Earlier this week I found it difficult to be a fan of the NFL. Hours after reading through some of the disgusting details found in the Wells Report on the mistreatment of Jonathan Martin by Richie Incognito and some of his other Dolphins teammates, I then read about the even more disturbing allegations against former Pro Bowl safety Darren Sharper. While everyone in this country should be presumed innocent until proven guilty, the eerily similar accusations of rape by different women in different states paint a very dark picture of the former NFL safety. Reading these two stories in the same day gave me pause.
If these are the kind of men that make up the NFL, do I need to reevaluate devoting so much of my time to following this sport? As a husband, father, and teacher there are only so many hours in the day to go around, is my time watching, reading, and writing about football time well spent? I tried telling myself that my time spent is dedicated to what these men do on the field, not what they do off it, but that’s not enough to make me feel any better. The idea of committing my time and money to passionately follow men like Incognito and Sharper feels wrong and there was actually a 24 hour period where I was considering if I should take some time away from writing about the NFL.
While I was still stewing on this dark side of the NFL, I had the good fortune to read former NFL offensive lineman Mark Schlereth’s piece on the Martin/Incognito situation and the culture of the NFL for ESPN. If you haven’t read it yet, stop reading this post and read it right now. Really, go do it. I mean it. It’s 100% worth it. Reading that article snapped me out of my “NFL funk”. Richie Incognito and Darren Sharper aren’t the definition of an NFL player. They are just the headline grabbing minority that the media likes to focus on. In that regard the NFL is just like anything else. The attention given to the negative will always outweigh the attention given to the good. For every player like Incognito there are countless others like Schlereth that are stand up guys, day in and day out, but never get any press for it.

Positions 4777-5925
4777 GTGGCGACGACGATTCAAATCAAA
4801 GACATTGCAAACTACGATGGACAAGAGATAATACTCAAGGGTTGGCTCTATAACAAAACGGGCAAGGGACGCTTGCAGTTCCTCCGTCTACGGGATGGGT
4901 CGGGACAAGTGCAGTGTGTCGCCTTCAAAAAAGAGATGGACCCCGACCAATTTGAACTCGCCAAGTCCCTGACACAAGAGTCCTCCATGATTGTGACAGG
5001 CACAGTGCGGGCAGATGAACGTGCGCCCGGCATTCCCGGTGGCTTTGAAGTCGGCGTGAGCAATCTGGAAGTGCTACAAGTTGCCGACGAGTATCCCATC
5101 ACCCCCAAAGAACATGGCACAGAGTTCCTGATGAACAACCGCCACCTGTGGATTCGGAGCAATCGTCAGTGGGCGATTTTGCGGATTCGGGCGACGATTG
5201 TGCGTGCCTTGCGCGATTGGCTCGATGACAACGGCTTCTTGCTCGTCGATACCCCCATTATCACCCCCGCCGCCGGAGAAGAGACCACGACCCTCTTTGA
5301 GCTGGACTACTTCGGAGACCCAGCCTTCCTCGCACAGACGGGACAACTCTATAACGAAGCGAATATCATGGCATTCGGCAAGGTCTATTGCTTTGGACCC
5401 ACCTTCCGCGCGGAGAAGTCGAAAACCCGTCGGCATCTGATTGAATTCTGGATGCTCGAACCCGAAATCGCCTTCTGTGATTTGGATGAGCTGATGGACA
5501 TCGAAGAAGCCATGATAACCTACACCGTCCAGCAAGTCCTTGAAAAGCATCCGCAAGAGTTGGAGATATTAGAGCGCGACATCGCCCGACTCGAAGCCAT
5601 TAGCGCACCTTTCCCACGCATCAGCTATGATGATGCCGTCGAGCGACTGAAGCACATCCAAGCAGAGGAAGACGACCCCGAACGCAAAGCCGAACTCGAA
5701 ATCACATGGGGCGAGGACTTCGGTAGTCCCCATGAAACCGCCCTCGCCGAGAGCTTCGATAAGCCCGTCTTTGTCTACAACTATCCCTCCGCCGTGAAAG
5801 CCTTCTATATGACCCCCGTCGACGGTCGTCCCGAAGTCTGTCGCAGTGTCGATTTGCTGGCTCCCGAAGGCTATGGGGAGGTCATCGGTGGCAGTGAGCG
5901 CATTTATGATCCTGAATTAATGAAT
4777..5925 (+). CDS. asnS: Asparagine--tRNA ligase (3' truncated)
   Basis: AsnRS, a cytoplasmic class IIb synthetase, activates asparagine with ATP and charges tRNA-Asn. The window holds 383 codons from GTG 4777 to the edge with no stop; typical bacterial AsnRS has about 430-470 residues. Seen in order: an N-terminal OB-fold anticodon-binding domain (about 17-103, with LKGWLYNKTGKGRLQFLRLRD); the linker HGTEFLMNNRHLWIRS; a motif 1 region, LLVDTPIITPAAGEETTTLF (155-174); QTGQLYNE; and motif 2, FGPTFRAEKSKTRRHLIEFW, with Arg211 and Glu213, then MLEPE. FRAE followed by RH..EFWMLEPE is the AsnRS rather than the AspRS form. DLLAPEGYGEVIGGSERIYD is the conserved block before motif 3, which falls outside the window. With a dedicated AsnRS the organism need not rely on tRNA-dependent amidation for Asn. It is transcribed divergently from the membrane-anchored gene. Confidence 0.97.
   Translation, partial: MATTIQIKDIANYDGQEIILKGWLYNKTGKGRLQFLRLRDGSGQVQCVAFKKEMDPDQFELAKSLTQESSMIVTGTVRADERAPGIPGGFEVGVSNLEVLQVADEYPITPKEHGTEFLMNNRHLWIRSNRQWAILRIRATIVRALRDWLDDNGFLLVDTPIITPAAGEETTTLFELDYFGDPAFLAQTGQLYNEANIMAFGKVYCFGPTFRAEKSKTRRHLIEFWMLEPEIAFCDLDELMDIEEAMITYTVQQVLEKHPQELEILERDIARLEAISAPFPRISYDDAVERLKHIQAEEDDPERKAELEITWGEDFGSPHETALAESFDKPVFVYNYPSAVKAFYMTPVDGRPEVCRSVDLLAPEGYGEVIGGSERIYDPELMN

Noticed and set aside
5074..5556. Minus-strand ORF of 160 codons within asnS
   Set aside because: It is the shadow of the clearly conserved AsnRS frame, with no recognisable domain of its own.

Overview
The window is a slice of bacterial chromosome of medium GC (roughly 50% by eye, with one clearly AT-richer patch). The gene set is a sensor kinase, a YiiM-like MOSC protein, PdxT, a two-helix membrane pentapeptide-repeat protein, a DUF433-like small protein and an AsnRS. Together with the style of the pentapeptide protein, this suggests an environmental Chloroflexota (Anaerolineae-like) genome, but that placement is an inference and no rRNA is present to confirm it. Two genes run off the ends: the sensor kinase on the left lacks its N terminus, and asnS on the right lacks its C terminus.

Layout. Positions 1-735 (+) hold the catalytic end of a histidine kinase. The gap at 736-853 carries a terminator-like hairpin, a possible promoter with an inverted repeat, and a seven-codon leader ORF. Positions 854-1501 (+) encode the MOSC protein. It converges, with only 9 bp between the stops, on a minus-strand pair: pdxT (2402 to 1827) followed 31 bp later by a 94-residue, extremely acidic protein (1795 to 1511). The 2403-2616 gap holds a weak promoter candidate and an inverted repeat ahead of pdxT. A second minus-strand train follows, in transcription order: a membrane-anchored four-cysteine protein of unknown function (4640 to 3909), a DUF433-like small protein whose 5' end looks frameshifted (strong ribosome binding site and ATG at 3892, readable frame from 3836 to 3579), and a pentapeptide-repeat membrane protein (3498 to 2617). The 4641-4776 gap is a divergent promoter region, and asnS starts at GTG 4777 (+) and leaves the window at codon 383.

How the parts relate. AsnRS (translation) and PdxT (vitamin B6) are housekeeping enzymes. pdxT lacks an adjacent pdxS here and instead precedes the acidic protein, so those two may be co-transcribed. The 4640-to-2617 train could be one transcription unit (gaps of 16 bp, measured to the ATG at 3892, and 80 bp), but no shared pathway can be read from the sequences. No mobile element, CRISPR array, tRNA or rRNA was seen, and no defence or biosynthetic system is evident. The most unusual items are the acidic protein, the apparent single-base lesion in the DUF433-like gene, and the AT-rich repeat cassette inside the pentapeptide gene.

Now, as much as I would love to rant and rail against the main stream media for focusing on the negative stories and overlooking the good things that so many NFL players do, that would make me a hypocrite. I’ve written countless posts for Arrowhead Addict over the last several years and I don’t think I’ve even dedicated a single one to pointing out the good things that any of the Chiefs players do off the field.
That ends today.
At this point some of you may be ready to skip on to the next post here at AA to seek out information on free agency or draft prospects. I’m guilty of it too. I’ve often glanced right over articles at kcchiefs.com about the players visiting troops or local charities. So while I can’t hold it against you without again being a hypocrite if you do stop reading, my hope is that you’ll take a couple minutes to keep reading and hear about some of the truly good things that the players you cheer for do. Starting with……
While not highly publicized, Kansas City Chiefs quarterback Alex Smith founded and continues to run one of the most highly successful non-profit charity foundations in the country. As much as I recommended Mark Schlereth’s piece on the culture of the NFL, I would equally recommend this piece by Eric Branch at sfgate.com titled “Alex Smith Gave His All – Off The Field, Too” It breaks down not only what Smith’s foundation does, but his motivations for doing it. In case my endorsement isn’t enough, here’s the beginning of the piece to get your attention:
There is Marquis Blount, who grew up fatherless with a drug-addled mother.
And Sade Burrell, who went to elementary school dotted with bruises from beatings her mother delivered with a broomstick.
And Cece Hollis, who, at 16, called social services to escape from a mother who neglected and abused her and a younger sister.
And there are 20 other young men and women whose childhoods were ravaged by pain and abandonment. Former foster teens, they’re now college graduates thanks to Alex Smith and his foundation.